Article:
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Byron in GenevaThat Summer of 1816$
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David Ellis

Print publication date: 2011

Print ISBN-13: 9781846316432

Published to Liverpool Scholarship Online: June 2013

DOI: 10.5949/UPO9781846317163

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Lewis, de Staël and ‘Poor Polidori’

Lewis, de Staël and ‘Poor Polidori’

Chapter:
(p.141) 1 Lewis, de Staël and ‘Poor Polidori’
Source:
Byron in Geneva
Publisher:
Liverpool University Press
DOI:10.5949/UPO9781846317163.019

Matthew Lewis met Madame de Staël in England, but the two got into a serious disagreement during one of their meetings. Perhaps to initiate a reconciliation between the two, Byron accompanied Lewis to Coppet. During his stay with Byron in Diodati, Lewis had not only told ghost stories but also translated for him parts of Johann Wolfgang von Goethe's play Faust. Byron would later acknowledged the particular influence of Lewis's oral rendering on Manfred, the poetic drama he was beginning to write at the time. Byron was often tempted by what Sigmund Freud calls the omnipotence of thoughts. This is evident in his response in 1818 to the suicide of Sir Samuel Romilly, a lawyer known for his humanitarian efforts to reform the English penal code.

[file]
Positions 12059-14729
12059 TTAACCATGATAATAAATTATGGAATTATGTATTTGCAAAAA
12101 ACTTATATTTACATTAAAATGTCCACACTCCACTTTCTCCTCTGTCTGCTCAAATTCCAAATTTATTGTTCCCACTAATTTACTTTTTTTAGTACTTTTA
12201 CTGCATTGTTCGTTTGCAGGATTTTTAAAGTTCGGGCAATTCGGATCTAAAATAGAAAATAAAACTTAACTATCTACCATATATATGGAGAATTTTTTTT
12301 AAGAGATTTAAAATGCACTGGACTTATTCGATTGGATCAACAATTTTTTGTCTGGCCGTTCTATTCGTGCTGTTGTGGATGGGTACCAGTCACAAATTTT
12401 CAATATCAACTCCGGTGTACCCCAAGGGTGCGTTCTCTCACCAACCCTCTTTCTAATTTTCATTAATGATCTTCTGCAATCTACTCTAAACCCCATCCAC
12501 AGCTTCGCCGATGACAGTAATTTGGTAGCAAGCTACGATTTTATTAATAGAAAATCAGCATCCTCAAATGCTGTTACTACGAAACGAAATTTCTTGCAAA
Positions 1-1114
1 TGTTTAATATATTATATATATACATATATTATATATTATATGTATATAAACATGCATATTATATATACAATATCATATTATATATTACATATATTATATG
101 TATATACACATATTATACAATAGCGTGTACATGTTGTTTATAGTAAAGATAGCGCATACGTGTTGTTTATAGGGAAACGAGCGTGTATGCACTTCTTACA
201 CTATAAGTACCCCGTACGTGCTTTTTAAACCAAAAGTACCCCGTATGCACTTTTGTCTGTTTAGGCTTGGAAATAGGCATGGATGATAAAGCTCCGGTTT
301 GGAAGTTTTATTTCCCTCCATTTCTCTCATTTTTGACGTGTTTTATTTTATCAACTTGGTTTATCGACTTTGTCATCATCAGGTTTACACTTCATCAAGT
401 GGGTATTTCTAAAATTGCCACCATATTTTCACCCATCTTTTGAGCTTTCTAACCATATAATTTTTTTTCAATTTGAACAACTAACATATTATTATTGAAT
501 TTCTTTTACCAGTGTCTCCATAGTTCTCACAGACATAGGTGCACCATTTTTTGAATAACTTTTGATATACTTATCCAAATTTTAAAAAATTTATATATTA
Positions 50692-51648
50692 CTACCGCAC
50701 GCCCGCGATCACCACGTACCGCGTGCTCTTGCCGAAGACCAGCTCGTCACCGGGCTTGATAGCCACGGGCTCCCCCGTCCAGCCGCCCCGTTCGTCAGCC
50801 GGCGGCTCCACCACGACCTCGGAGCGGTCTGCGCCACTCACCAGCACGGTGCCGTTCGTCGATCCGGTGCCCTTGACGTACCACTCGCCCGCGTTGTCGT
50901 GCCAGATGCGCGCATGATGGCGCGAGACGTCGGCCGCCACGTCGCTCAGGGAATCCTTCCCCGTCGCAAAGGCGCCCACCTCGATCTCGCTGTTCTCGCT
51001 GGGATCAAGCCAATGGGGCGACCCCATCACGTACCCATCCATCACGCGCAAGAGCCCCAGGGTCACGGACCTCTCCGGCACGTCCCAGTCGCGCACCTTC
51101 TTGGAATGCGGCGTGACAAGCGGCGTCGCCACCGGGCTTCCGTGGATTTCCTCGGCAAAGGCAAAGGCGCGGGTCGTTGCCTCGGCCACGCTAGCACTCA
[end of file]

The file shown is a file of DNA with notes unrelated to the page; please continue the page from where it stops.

Keywords:   Matthew Lewis, Madame de Staël, England, reconciliation, Johann Wolfgang von Goethe, Faust, Manfred, Samuel Romilly, Coppet, Diodati

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